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February 2007, Volume 57, Issue 2

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Flexion-Distraction Injuries of the Cervical Spine

Salman Riaz  ( University of Alberta, Edmonton, Canada. )
F.B. Kortbeek  ( University of Alberta, Edmonton, Canada. )
James K. Mahood  ( University of Alberta, Edmonton, Canada. )

A 29 year old woman during a non-professional, recreational, wrestling episode sustained a fall on her neck. She immediately experienced severe neck pain and felt weakness in her upper limbs. Her neurological examination in the emergency department, showed grade 3/5 motor strength in deltoid, biceps, brachioradialis, wrist and finger extensors bilaterally. The sensations were bilaterally decreased in the distribution of C5, 6 and 7 along with a diminished biceps and brachioradialis reflex. Lower limb examination was normal. Bladder and bowel function was found to be intact. Cervical spine X-rays showed that she had a complete facet dislocation at C4-5 level. She was immediately placed into halo traction and an attempt at closed reduction was made. Starting from 20 pounds of traction, weights were sequentially increased. Periodic neurologic and radiographic examination was performed by a physician during this period. The reduction was achieved at 80 pounds of weight. After reduction she underwent an MRI to rule out any disc protrusion or extrusion in the spinal canal. She underwent an anterior cervical disectomy and fusion with bone graft from the iliac crest. Instrumentation was performed using anterior cervical locking plate. She made a complete neurological recovery in 5 weeks and at 12 months follow up she was back to her activities of daily living.

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Figure 1. X-ray cervical spine, lateral view, (A) Facet dislocation at C4-5, (B) No reduction on 45 lbs of traction (C) At 80 pounds of traction, reduction was achieved. Mild over distraction can be seen at C4-5 disc level. Weights were reduced to 15 pounds once reduction was achieved.
 
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Figure 2. MRI cervical spine (Post reduction) shows injury at C4-5 level . Small disc protrusion can be seen at the same level (compare with adjacent levels) but no extruded disc fragment could be seen.
 
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Figure 3. Postoperative X-rays (A) lateral view (B) AP view showing the reduced position of C4-5 facets and fusion with autograft. An anterior cervical locking plate can be seen in position.

Commentary

Facet dislocation in the cervical spine is caused by flexion and distraction forces, with or without an element of rotation. These injuries may be purely ligamentous or osteoligamentous in nature. The facets may be fractured, subluxated, or dislocated, either unilaterally or bilaterally. CT scan is helpful in identifying the malalignment and any facet, lamina and pedicle fractures. Management of facet dislocation begins with attempting a closed reduction with traction using skull tongs (Gardner-Wells or Halo). At the author's institution MRI compatible skull tongs with in-line traction on a specially designed spine board are used, for performing facet reductions under MRI monitoring.1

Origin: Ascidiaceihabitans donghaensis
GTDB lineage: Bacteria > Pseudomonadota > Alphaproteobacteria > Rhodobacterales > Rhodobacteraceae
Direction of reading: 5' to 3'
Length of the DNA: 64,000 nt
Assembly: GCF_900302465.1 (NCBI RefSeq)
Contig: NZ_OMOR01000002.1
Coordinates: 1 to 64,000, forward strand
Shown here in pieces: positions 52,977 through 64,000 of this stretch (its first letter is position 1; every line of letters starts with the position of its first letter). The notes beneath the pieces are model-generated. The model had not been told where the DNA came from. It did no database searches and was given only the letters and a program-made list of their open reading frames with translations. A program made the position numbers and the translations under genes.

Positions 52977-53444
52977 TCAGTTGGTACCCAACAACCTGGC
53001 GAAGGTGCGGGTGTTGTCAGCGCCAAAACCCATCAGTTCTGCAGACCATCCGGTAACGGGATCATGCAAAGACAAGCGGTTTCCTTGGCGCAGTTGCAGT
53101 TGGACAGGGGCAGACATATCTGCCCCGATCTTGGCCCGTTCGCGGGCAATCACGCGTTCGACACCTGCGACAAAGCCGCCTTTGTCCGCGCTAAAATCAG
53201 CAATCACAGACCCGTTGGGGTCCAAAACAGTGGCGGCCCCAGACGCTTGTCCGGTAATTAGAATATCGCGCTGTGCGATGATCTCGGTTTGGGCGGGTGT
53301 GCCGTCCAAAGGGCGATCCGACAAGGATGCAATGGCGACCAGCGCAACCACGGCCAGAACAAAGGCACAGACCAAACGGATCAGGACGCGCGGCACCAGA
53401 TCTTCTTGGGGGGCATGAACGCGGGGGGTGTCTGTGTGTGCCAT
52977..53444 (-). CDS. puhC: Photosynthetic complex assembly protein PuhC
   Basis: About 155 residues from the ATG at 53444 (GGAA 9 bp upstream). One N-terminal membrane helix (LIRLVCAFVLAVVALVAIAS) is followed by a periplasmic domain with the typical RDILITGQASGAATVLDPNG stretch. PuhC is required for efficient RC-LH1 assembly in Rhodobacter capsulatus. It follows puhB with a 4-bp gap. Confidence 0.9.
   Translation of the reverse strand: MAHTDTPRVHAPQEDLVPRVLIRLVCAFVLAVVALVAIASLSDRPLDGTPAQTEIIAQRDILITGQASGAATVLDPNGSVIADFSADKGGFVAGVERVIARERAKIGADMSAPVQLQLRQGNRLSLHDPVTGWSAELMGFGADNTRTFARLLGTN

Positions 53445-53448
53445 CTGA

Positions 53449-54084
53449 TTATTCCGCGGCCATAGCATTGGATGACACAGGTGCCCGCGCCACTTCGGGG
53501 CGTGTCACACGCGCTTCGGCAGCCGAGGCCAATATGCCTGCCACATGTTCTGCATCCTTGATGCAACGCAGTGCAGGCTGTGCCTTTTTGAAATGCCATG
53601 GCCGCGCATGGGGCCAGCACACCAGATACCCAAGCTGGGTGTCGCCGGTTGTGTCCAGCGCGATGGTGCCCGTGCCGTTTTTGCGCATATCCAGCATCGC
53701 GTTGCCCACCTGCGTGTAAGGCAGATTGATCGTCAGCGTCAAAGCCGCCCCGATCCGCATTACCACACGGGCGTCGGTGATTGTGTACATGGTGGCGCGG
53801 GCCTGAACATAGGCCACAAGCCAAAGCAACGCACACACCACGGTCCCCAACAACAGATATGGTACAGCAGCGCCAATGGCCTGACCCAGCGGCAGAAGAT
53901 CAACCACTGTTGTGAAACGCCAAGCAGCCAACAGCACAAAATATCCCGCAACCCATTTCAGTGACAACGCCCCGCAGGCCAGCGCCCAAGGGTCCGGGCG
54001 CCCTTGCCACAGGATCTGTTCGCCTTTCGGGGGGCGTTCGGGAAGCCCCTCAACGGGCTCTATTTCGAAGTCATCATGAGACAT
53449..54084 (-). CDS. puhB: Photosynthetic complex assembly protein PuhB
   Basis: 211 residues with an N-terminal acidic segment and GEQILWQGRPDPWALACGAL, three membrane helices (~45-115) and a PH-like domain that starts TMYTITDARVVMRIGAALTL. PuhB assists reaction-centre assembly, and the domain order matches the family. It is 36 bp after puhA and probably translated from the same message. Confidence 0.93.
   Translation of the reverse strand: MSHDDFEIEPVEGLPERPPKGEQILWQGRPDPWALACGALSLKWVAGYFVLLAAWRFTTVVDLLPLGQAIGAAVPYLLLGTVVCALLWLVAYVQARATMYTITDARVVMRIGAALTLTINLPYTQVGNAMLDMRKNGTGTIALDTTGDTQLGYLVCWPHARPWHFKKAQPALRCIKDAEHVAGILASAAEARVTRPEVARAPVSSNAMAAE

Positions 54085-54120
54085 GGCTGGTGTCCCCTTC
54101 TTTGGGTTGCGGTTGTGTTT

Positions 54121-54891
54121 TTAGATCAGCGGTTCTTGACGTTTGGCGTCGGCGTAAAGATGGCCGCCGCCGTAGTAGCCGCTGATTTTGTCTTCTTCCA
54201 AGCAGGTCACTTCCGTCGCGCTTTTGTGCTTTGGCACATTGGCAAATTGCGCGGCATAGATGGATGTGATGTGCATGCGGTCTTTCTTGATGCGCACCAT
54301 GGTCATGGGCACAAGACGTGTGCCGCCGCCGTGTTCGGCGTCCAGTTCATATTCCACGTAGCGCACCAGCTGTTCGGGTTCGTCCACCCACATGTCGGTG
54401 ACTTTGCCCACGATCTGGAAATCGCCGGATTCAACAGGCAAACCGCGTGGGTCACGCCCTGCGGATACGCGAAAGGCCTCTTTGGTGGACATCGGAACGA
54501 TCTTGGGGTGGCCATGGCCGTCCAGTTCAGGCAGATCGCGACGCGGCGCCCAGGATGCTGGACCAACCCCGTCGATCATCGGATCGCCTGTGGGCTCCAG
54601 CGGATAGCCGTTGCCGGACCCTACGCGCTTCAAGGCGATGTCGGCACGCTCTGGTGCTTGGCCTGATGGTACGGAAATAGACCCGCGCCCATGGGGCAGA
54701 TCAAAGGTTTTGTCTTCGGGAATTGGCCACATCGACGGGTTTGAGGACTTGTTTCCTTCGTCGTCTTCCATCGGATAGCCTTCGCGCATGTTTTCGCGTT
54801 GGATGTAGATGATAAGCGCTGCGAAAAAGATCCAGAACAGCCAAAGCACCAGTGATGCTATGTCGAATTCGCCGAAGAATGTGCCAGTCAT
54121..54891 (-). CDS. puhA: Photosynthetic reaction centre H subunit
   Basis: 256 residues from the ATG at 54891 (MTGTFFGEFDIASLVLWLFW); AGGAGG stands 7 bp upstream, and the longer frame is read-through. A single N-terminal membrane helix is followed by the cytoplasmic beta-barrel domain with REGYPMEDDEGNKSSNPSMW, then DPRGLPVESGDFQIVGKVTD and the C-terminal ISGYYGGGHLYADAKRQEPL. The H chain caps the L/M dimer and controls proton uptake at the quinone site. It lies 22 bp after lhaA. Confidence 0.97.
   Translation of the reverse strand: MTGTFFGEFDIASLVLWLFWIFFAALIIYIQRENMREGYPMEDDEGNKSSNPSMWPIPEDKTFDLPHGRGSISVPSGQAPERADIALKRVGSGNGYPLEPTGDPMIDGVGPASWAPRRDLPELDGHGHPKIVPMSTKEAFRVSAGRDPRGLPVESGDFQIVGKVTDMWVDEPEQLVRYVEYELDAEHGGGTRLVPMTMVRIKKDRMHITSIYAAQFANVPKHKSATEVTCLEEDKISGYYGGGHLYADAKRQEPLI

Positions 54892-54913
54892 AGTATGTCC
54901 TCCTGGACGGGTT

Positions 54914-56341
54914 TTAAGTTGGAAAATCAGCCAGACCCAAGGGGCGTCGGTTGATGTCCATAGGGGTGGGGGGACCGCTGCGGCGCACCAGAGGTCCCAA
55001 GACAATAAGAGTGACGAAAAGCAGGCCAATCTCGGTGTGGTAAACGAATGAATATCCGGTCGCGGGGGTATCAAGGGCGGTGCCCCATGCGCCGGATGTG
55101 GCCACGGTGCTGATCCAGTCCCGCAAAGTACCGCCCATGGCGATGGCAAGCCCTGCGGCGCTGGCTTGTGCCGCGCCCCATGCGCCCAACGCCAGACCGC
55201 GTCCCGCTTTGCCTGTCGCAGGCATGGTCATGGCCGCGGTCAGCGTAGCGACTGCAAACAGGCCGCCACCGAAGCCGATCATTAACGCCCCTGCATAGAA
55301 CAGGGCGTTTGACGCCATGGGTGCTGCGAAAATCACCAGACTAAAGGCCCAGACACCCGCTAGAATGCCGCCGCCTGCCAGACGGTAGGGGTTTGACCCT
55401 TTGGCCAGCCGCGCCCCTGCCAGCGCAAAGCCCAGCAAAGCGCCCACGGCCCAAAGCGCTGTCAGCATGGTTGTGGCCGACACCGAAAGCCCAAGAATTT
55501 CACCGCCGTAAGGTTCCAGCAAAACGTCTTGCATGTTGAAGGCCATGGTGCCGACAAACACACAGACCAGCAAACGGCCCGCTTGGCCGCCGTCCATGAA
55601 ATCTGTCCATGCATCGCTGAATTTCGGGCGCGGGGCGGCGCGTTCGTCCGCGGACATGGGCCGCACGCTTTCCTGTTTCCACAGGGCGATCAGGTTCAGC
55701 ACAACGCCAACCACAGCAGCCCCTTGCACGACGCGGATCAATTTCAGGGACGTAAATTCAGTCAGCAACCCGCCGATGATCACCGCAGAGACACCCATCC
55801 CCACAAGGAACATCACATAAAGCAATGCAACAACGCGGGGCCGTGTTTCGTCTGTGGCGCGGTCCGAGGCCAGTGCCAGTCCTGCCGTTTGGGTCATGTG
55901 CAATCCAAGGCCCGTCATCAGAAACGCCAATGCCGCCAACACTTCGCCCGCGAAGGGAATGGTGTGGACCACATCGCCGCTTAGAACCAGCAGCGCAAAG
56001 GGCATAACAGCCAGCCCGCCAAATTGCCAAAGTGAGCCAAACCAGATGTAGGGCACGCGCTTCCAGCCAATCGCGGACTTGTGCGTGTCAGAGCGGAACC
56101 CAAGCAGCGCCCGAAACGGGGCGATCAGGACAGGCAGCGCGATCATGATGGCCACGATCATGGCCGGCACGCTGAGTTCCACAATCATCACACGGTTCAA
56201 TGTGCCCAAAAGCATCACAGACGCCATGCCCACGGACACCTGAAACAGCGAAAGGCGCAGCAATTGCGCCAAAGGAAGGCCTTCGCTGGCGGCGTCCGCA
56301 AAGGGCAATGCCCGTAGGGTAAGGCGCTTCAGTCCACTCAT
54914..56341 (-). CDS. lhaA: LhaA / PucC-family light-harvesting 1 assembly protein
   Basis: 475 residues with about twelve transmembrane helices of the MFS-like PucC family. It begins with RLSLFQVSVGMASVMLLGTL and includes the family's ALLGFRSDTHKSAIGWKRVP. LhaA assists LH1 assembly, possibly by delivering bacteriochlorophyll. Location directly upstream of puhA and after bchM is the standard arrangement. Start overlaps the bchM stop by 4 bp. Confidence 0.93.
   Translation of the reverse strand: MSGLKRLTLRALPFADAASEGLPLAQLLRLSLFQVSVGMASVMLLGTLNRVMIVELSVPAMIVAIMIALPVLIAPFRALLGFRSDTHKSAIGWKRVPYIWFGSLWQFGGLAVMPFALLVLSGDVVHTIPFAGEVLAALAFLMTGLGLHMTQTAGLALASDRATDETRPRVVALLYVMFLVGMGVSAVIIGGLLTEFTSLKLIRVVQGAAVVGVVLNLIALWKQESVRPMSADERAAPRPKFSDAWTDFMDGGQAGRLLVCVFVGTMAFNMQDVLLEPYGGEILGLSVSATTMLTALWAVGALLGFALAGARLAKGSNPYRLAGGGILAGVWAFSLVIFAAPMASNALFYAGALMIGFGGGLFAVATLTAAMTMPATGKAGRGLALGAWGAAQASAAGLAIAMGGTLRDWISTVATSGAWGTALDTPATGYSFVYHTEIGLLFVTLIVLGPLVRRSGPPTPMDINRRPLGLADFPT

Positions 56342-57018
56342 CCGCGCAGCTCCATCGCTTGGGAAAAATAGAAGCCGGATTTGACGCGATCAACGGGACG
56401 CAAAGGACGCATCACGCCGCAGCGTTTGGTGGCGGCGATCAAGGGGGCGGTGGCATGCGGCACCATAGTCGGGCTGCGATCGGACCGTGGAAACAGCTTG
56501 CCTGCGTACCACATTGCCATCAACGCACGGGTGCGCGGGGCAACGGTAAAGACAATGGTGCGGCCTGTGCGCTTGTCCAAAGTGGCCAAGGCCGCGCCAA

Closed reduction with skull tongs should only be performed in the awake, cooperative patient whose neurologic status can be monitored during the reduction.2 The reason being, a risk of spinal cord compression due to an intervertebral disc, during the reduction manouver. This can be reliably monitored in an awake patient by neurological examination. Periodic neurological examination and radiologic imaging is mandatory during traction to avoid over distraction. Ten to 15 pounds of weight is placed initially to accommodate for head friction followed by 3-5 lbs of weight for each level proximal to injury. No consensus exists on the safe limit for weights in skull traction but the use of weights as high as 140 lbs have been reported. Neurologic examination and cervical spine x-rays are mandatory for each increase in weight. The early reduction of fracture-dislocation injuries may improve neurological outcome. The success rate for restoring anatomic alignment by closed reduction is reported to be about 80%. The reported permanent neurological complication rate is less than 1.0% during closed reduction. The causes of neurological deterioration associated with closed reduction include over distraction, failure to recognize a more rostral noncontiguous lesion, disc herniation, epidural haematoma, and spinal cord edema.3
An MRI should be performed after all successful or unsuccessful closed reductions or in case of any neurologic deterioration during the traction procedure. The results of conservative treatment after reduction are not encouraging. Successfully reduced dislocations can be treated by anterior or posterior stabilization and fusion. In case of a disc protrusion, an anterior approach with disectomy and fusion with instrumented stabilization should be used. Open reduction of facet injury is indicated when closed reduction fails because of the presence of a facet fracture or a lateral mass dissociation, or in the presence of neurological deterioration. With either anterior or posterior techniques, the rates of fusion and the achievement of long-term stability are high, and patient outcomes (in the absence of spinal cord injury) are generally good.

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